On his blog this afternoon, Andrew McLaughlin, vice president of Tumblr, revealed that he would be leaving the micro-blogging platform after just nine months to join Betaworks, an early Tumblr investor, as an entrepreneur-in-residence. Investment firms often tap employees at portfolio companies for that role. Recently, for example, Andreessen Horowitz poached Foursquare vice president Tristan Walker for an EIR position out in Silicon Valley, although Mr. Walker had clocked almost three years at Foursquare at that point.
In an interview with Betabeat, Mr. McLaughlin assured us that the move was “on friendly terms.”
Work It Girl
Judging by the pages of certain glossy magazines, one could be forgiven for assuming that founder/CEO/model is what passes for a triple-threat in Silicon Alley. (TV spokesperson is another option, if you play your cards right.) Today, WWD reported that Tumblr founder and CEO David Karp will be starring in J.Crew’s fall campaign. That’s the second print campaign for the notoriously advertising-averse Mr. Karp, who also appeared in a Uniqlo ad last summer.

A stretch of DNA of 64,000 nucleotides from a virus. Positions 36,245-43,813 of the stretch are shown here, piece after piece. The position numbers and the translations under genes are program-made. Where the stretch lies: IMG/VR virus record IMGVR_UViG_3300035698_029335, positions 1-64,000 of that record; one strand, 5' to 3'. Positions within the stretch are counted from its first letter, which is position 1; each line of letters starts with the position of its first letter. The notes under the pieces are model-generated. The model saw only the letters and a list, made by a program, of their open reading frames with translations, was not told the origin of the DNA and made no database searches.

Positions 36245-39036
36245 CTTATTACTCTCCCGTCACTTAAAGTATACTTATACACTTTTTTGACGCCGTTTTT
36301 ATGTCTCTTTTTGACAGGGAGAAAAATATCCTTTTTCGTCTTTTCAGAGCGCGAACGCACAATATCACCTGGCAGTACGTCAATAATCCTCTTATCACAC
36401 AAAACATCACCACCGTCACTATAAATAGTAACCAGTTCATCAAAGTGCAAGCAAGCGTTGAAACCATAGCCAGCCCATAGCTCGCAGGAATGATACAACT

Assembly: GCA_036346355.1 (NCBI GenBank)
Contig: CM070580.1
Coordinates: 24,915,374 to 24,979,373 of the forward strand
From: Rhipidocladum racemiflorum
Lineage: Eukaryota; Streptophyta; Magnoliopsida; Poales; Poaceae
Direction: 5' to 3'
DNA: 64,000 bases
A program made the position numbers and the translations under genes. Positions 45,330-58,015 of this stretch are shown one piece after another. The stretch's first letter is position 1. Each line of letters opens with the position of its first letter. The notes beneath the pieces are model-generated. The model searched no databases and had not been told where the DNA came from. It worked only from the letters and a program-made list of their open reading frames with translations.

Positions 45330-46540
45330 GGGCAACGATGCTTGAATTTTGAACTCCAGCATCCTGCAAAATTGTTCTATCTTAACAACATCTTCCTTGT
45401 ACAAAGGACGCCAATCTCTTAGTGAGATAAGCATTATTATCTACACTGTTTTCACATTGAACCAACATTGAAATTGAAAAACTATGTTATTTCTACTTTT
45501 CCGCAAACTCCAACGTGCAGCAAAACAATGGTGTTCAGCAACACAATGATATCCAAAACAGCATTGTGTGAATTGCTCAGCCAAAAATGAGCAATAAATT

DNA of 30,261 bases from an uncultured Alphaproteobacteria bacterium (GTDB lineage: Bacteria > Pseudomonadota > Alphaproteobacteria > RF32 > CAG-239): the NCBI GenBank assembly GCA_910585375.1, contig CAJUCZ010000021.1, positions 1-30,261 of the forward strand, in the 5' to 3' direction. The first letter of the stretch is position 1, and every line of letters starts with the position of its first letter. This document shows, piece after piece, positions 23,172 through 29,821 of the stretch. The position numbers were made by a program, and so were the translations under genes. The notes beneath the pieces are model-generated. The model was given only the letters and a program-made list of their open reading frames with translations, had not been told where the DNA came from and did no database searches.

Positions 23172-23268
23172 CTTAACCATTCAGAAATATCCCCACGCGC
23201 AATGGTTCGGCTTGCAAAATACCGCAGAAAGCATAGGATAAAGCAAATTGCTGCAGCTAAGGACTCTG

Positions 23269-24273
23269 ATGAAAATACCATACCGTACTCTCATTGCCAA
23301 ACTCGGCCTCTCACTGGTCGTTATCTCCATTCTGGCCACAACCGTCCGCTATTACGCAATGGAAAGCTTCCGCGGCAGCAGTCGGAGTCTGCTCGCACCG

I Tumbl For You
Twitter only recently started to mission creep over to the media side, but microblogging platform Tumblr has always chosen to define itself as a media company. In fact, in an interview with IT Pro published today, CEO David Karp said explained how that self-perception informs their long-awaited attempts to monetize.
It appears New York’s tech scene will finally have its own calling card–a glossy, cinematic affair shot by Annie Leibovitz. The celebrated photographer cordoned off the cobblestone streets of Soho yesterday to direct a photo shoot for an upcoming issue of Vanity Fair.